I think that the witches have become ‘slicker’. Throughout the play you can pick up on the resonance of the witches and the eerie theme. Characters such as the porter, the captain, the murderer of Banquo, and the two murderers sent to kill Macduff and Lady Macduff can be said to have a loose connection with the witches. This idea is strengthened by the fact that the actors who play the witches also play other characters (I play a witch and the Porter). You can differentiate between who is supposed to be represented on stage by the fact that the witches wear glasses and the other characters we play do not.
There has been a debate on how explicit we should be, and how much we should leave ambiguous. There is always a fine line between over explaining and under explaining. It is important that the play does not become obscure and confusing. During the re-rehearsal week we will be looking at which parts of the play are clear and which are not. I think that some people may have felt constricted by the stylisation of the play. I have not felt like this. I feel that the stylisation has actually opened up lots of possibilities, as you do not have to be literal with the representation. It does mean that we can do some of the things that we have done.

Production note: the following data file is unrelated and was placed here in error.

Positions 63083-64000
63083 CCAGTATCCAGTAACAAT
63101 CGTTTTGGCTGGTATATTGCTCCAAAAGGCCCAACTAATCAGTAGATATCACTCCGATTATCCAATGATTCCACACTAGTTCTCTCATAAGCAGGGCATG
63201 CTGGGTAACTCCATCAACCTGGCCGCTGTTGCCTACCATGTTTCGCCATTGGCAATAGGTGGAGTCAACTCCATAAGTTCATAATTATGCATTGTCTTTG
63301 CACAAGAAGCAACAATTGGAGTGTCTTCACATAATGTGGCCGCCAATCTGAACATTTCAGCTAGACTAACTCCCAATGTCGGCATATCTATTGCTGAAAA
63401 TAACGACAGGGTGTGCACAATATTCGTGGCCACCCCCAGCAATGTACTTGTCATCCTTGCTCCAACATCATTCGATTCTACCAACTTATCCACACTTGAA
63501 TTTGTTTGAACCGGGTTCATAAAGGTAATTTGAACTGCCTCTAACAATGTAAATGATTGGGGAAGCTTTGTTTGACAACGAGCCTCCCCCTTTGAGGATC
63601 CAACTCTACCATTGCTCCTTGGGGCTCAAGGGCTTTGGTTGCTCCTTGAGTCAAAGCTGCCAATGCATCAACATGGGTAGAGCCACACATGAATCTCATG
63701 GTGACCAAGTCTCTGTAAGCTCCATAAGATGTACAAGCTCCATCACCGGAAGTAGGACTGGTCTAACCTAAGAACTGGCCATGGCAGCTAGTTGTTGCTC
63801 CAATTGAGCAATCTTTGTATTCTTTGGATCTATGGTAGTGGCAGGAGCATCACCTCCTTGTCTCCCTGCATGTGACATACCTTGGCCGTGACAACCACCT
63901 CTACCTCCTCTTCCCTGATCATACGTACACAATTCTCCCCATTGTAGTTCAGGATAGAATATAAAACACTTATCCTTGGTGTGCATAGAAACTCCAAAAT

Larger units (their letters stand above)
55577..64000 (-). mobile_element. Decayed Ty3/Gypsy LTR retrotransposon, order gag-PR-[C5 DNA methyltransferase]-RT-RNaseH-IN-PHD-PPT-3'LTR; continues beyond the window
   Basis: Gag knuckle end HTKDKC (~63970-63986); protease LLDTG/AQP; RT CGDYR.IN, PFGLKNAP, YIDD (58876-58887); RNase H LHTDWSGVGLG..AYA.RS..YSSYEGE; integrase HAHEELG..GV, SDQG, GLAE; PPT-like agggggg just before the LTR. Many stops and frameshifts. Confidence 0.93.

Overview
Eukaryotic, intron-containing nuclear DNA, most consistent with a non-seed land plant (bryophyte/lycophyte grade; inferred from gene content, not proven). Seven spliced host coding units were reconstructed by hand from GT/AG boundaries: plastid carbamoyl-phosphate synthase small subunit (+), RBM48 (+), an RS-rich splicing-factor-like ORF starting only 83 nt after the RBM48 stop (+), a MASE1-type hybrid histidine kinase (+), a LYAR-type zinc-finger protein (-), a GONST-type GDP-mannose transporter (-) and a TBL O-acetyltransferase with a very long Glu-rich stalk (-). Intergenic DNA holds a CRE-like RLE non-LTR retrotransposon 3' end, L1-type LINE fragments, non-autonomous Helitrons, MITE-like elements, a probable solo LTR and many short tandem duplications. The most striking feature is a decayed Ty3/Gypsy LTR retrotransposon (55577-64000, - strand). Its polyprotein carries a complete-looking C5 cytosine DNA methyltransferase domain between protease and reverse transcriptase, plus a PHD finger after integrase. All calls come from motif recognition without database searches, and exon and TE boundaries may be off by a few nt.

A lot of people do not read the reviews of the play. I have read some. I saw some fairly critical reviews. I did not feel too upset because I feel confident about the show, but it is difficult for the director. However, these are the views of the critics, but there are also the views of the audience. The theatre is completely full for all performances. They are not leaving and there is a positive response. If you are doing a show that is interesting, experimental, daring, and positive then you have to be prepared to take the ‘flack’ for it. It must be consistent. I think that Tim has been consistent with his imagery and his symbolism and the way he has directed it. The cast has been very committed. It is a large cast of fourteen and within that you have people with different tastes and ideas, but we have all worked very well together.